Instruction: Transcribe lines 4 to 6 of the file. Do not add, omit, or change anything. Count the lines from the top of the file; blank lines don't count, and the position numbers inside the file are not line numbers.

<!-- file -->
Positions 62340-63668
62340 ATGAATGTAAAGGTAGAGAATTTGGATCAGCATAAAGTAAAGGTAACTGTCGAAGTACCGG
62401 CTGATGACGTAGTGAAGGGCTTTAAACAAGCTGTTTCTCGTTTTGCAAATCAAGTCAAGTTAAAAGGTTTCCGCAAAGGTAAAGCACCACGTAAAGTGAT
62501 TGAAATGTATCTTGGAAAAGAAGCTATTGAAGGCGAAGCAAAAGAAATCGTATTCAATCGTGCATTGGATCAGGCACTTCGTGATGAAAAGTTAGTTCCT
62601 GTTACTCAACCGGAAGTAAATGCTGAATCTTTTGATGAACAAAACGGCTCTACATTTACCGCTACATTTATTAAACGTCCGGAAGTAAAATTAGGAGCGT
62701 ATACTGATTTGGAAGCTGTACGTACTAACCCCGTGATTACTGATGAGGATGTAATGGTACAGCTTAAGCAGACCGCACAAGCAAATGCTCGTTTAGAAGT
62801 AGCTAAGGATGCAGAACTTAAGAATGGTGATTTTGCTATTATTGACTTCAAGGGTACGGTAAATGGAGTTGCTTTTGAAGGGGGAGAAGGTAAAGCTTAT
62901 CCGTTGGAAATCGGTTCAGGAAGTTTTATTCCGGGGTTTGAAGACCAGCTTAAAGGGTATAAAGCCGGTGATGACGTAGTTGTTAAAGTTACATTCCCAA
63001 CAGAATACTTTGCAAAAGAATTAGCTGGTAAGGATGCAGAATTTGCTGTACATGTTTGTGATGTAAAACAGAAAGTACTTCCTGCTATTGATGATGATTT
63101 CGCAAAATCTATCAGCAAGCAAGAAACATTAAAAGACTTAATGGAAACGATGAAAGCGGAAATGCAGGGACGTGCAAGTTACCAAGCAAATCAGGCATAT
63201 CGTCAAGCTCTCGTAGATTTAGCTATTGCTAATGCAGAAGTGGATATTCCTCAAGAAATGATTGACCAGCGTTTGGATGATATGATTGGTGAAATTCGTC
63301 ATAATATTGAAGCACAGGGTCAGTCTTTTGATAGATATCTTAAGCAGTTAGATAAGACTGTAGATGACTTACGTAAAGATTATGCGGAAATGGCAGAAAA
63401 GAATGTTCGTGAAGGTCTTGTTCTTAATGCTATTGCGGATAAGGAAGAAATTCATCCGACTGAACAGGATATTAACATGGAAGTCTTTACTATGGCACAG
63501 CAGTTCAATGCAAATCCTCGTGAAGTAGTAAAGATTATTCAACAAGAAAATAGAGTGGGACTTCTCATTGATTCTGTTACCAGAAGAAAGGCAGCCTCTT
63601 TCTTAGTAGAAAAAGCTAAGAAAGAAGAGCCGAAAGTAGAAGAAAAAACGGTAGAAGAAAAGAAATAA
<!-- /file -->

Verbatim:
62501 TGAAATGTATCTTGGAAAAGAAGCTATTGAAGGCGAAGCAAAAGAAATCGTATTCAATCGTGCATTGGATCAGGCACTTCGTGATGAAAAGTTAGTTCCT
62601 GTTACTCAACCGGAAGTAAATGCTGAATCTTTTGATGAACAAAACGGCTCTACATTTACCGCTACATTTATTAAACGTCCGGAAGTAAAATTAGGAGCGT
62701 ATACTGATTTGGAAGCTGTACGTACTAACCCCGTGATTACTGATGAGGATGTAATGGTACAGCTTAAGCAGACCGCACAAGCAAATGCTCGTTTAGAAGT